What do rosacea and meibomian gland dysfunction (MGD) have in common? Apparently, a whole lot, according to Douglas Devries, OD, FAAO, in Sparks, NV. It turns out that a commonly used treatment for rosacea might be the hidden weapon ODs have been looking for in helping to manage dry eye.
Dr. Devries discussed this innovative new way that ODs can manage the symptoms of MGD during Vision Expo West 2019 in Las Vegas.
Facts on MGD and rosacea
One in 10 people are affected by rosacea with over 80 percent of those patients having concomitant MGD, which results in dry eye, according to Dr. Devries.
“There is a clear association between MGD and rosacea,” Dr. Devries says.
Rosacea is generally a cosmetic concern for patients, with little to no associated physical pain. MGD, on the other hand, is a known driver of discomfort—particularly for contact lens wearers.
MGD contributes to decreased contact lens wear and dropout overall—and many contact lens wearers never realize they have it, Dr. Devries says.
Traditional remedies for MGD as well as dry eye are focused on managing symptoms and preserving meibomian gland function. Therapies such as topical medication and manual lid stimulation are often used in conjunction with one another, but less explored is the potential of dry eye relief via light stimulation, specifically, intense pulsed light (IPL).
IPL uses a targeted, wide spectrum light that is separated by cut-off filters to provide localized treatment to the surface of the skin.
This approach is a common therapy in dermatological practice due to the way targeted light exposure helps improve the superficial appearance of the skin.
As it turns out, this outcome is what makes IPL an appealing option for both ODs and patients, too.
“There was tremendous interest in a therapeutic procedure that gave a cosmetic side effect,” Dr. Devries says.
Typically, patients opting for this treatment undergo several sessions of light therapy spaced several weeks apart. ODs guide the device along the patient’s face to carefully stimulate tissue and activate meibomian gland function.
“The algorithms within the device will tell you what cut-off filters to use for each patient’s skin type,” Dr. Devries says.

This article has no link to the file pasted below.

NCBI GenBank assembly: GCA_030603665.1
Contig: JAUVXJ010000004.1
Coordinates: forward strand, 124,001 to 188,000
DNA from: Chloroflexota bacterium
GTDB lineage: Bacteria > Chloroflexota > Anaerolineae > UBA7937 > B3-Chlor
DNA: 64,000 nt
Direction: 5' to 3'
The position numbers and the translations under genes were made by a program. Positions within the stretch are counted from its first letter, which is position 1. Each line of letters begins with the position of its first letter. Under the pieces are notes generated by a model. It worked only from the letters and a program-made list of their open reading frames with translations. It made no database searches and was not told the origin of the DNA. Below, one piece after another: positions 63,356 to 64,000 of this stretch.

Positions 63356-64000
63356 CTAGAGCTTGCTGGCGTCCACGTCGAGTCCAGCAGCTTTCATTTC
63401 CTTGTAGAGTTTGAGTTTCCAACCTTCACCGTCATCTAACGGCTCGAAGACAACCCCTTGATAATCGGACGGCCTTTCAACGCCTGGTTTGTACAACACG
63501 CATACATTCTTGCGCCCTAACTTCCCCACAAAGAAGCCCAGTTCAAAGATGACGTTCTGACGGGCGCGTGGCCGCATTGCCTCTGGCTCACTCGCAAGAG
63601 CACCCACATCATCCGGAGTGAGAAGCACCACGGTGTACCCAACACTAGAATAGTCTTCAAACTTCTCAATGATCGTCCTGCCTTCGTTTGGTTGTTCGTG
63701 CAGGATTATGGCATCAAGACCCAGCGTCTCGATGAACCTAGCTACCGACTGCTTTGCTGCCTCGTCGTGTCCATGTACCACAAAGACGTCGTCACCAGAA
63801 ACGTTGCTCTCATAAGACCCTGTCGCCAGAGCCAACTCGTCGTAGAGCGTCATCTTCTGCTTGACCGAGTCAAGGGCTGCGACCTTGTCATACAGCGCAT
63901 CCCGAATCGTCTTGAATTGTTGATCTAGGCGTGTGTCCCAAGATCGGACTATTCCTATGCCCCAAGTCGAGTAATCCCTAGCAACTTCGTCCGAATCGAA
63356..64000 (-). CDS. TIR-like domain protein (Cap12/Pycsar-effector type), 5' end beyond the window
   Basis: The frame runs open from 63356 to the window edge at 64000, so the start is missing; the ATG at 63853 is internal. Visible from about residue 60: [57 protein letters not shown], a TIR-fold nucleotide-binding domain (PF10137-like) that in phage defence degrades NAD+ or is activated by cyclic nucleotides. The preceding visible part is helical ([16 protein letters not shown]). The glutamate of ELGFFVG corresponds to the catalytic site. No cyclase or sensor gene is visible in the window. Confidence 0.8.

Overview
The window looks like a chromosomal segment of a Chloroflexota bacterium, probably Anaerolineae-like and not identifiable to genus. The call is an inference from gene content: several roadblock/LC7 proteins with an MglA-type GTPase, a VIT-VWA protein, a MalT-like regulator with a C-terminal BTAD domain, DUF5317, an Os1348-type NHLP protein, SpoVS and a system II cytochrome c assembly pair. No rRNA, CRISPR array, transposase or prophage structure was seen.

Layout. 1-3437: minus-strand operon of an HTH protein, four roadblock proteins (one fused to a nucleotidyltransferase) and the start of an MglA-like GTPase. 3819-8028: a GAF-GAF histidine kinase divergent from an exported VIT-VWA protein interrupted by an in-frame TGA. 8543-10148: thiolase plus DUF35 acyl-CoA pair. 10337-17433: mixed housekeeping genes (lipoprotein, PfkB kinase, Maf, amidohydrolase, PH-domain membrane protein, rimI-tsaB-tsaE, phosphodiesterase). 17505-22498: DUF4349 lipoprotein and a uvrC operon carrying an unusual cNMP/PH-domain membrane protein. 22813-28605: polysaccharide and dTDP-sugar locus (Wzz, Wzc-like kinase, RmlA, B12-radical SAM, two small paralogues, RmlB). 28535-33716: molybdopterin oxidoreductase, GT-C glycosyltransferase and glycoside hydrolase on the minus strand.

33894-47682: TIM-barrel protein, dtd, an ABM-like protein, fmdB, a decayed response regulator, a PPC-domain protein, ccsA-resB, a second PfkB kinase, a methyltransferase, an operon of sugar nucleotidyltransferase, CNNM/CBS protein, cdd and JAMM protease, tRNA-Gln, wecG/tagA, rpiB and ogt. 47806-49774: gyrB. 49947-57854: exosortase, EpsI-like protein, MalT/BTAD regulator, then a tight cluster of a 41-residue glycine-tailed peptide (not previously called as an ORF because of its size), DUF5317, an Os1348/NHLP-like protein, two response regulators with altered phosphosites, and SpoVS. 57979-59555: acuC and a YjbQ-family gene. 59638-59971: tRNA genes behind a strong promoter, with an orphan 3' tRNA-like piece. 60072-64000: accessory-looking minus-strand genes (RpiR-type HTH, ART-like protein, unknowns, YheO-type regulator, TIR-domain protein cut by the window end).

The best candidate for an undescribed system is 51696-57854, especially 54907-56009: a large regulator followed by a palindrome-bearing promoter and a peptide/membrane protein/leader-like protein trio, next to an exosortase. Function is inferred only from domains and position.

“I think meibomian gland imaging is one of the best things that you can do as a baseline for all of your contact lens patients,” Dr. Devries says.
But like all new therapies, ODs must work to manage patient expectations, going in.
Although IPL therapy is proving effective as an adjunct therapy for MGD, it still cannot restore atrophied meibomian glands.
However, it is a promising approach. Both ODs and patients seem satisfied.
“The acceptance has been tremendous—patients are very happy with the results,” Dr. Devries says.
Combining medical and aesthetic
Dr. Devries says that the cosmetic benefits are a key selling point for wary patients.
“It will take care of fine collagen,” he says.
Targeted light therapy can reduce or outright eliminate sun spots, age spots, and facial rosacea by stimulating collagen until it breaks down and is reabsorbed by the skin.
Although this is where the cosmetic benefits end, ODs should continue addressing MGD by following-up with thermal expression, Dr. Devries says.
“Unquestionably, the best results are conducting IPL and then performing thermal expression,” he says.
He also recommends that ODs suggest IPL by explaining the benefits in terms that make sense to the patient. Simple phrasing can completely change a patient’s perspective on the procedure, he says.
"A better patient presentation doubled the amount that people were willing to spend and the number of procedures they were willing to have,” Dr. Devries says.
ODs can take this a step further. Explore meibography tools that provide detailed anatomical views of a patient’s eye, which can act as an important, visual call to action.
“I think this is an absolute necessity as ODs get more involved with providing intense pulsed light treatments,” he says.